verb (used with object), com·mut·ed, com·mut·ing.
verb (used without object), com·mut·ed, com·mut·ing.
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Origin of commute
OTHER WORDS FROM commuteun·com·mut·ed, adjective
Words nearby commute
Example sentences from the Web for commute
Stephanie lives in the Bronx and works in Manhattan, a commute that should take 45 minutes.
He will spend the rest of his commute sedentary, and she upright.
“I take like three, three-and-a-half hours out of the day just to commute back-and-forth,” he said.
The first time I saw someone on my morning commute reading a copy.He’s Got a Ticket to Write, or How a Late Train Produced a Novel|Dominic Utton|April 24, 2014|DAILY BEAST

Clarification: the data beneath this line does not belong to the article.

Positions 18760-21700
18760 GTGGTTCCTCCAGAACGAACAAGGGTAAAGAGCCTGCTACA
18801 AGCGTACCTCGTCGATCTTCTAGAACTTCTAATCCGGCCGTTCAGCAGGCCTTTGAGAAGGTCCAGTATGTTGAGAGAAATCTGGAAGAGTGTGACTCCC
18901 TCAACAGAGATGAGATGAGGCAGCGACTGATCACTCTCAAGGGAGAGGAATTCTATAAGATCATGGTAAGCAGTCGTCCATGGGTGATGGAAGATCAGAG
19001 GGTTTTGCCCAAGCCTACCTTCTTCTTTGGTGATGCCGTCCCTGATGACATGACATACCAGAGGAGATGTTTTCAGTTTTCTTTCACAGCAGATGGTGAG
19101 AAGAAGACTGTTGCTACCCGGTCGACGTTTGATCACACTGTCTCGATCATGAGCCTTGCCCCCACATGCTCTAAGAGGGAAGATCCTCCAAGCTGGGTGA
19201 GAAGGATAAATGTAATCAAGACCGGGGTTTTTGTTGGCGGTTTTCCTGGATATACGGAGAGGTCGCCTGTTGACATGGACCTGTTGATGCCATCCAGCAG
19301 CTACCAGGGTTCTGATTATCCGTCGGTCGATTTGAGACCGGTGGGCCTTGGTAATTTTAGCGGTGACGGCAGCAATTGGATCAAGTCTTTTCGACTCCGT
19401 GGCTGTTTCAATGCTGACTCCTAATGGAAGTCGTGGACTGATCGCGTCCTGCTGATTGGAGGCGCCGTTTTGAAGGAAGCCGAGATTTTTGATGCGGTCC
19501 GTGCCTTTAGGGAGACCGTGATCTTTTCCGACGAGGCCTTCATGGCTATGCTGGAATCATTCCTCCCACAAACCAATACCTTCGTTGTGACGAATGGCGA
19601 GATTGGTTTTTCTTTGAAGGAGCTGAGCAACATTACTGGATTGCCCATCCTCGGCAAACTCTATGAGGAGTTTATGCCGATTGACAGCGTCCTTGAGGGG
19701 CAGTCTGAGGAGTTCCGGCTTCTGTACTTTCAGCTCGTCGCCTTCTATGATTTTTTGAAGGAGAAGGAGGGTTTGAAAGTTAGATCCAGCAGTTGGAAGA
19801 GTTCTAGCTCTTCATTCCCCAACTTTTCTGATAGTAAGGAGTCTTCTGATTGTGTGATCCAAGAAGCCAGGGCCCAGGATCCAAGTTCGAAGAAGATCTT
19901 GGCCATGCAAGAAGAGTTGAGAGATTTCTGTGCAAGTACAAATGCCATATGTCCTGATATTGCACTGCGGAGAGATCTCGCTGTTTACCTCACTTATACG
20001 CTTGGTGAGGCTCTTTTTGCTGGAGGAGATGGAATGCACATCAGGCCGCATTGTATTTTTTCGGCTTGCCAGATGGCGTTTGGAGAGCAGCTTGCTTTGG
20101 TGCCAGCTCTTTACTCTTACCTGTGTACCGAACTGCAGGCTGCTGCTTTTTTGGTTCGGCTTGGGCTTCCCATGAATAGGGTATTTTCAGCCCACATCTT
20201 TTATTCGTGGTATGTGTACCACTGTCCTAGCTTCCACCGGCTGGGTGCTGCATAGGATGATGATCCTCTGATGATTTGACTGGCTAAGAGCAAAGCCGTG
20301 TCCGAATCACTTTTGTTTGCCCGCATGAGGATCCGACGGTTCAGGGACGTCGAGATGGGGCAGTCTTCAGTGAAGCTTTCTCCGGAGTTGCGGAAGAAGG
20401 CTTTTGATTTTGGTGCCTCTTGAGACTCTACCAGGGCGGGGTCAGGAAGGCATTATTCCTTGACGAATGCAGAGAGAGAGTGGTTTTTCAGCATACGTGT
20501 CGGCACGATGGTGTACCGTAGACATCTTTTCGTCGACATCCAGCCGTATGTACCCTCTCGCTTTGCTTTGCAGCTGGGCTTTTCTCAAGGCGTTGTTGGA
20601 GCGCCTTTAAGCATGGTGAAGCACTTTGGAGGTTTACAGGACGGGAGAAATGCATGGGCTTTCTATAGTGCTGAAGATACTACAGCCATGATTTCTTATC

The lead-in for traffic is a cheery: “Now a look at your morning commute.”Music Criticism Has Degenerated Into Lifestyle Reporting|Ted Gioia|March 18, 2014|DAILY BEAST
At the same time, he held out very little hope that anything could be done to commute the sentence.The Great War As I Saw It|Frederick George Scott
The king, in his inexhaustible clemency, has deigned to commute his penalty to that of penal servitude for life.Les Misrables|Victor Hugo
Morning and evening trains take only forty minutes, and it won't hurt Jack to commute for the weekdays between the two Sundays!Etiquette|Emily Post
A fresh step towards freedom was made by the growing tendency to commute labour-services for money-payments.History of the English People, Volume I (of 8)|John Richard Green
Had the Board refused to commute my sentence after hearing the argument, another attempt could be made later on.Prison Memoirs of an Anarchist|Alexander Berkman